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Fed Won't Raise Rates Soon, Reserve Bank President Says

The Federal Reserve's policymakers seem to be reluctant to consider any more efforts to inject a monetary stimulus into the U.S. economy — but that doesn't mean you should expect the central bank to raise interest rates any time soon.

Update at 2:20 p.m. ET: Beige Book Is Out. The Federal Reserve Board has released its collection of regional U.S. economic data, noting that " the economy continued to expand at a modest to moderate pace from mid-February through late March." The report's name, you'll recall, comes from the color of its cover.

For NPR's Newscast desk, Steve Beckner of Market News International filed this report:

"Atlanta Federal Reserve Bank President Dennis Lockhart, a voting member of the Fed's policymaking Federal Open Market Committee, says he's 'reticent' about doing another round of bond buying to cut long-term interest rates."

"Talking to reporters at a conference in Stone Mountain, Ga., he says such 'quantitative easing' should only be done if the economy weakens and unemployment rises — something he does not expect. But, unlike a few of his colleagues, Lockhart says he's 'comfortable' with the FOMC's stated aim of keeping short-term rates near zero 'at least through late 2014.'"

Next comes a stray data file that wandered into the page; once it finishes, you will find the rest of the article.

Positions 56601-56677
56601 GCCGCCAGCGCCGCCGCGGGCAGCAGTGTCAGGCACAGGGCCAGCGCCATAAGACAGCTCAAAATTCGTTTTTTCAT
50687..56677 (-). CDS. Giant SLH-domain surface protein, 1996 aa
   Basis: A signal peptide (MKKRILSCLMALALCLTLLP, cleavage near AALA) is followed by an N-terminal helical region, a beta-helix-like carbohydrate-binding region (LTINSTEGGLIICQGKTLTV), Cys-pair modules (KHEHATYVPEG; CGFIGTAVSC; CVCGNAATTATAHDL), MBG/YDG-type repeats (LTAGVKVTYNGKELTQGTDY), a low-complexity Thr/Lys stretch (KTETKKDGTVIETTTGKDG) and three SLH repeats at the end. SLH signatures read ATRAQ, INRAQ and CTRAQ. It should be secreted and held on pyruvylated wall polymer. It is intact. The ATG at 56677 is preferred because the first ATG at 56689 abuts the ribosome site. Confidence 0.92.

Many of the bank presidents have been attending an annual financial markets conference in Atlanta. The Fed is set to release its "beige book" report on America's economic environment at 2 p.m. ET today.

Reuters has compiled recent quotes from the Fed Bank leaders, in which they weigh in on inflation, interest rates and potential threats to the U.S. economy.

And an additional perspective comes from Boston Federal Reserve Bank President Eric Rosengren, who warned that money market funds should be regulated more tightly, calling them a "transmission channel" for financial turmoil originating in Europe.

Copyright 2012 National Public Radio. To see more, visit http://www.npr.org/.

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Colson Whitehead On The Importance Of Historical Fiction In Tumultuous Times

Kojo talks with author Colson Whitehead about his new novel "The Underground Railroad" and its resonance at this particular moment in history.

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'Cup Noodles' Turns 45: A Closer Look At The Revolutionary Ramen Creation

Today instant ramen is consumed in at least 80 countries around the world and even considered popular currency in American prisons.
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Rating The United States On Child Care

A majority of parents in the U.S. work outside the home. That means about 12 million children across the country require care. A new report ranks states on cost, quality and availability of child care - and says nobody is getting it right.

NPR

Tech Giants Team Up To Tackle The Ethics Of Artificial Intelligence

Amazon, Facebook, Google, Microsoft and IBM form a group to set the first industrywide best practices for the technology already powering many applications, such as voice and image recognition.

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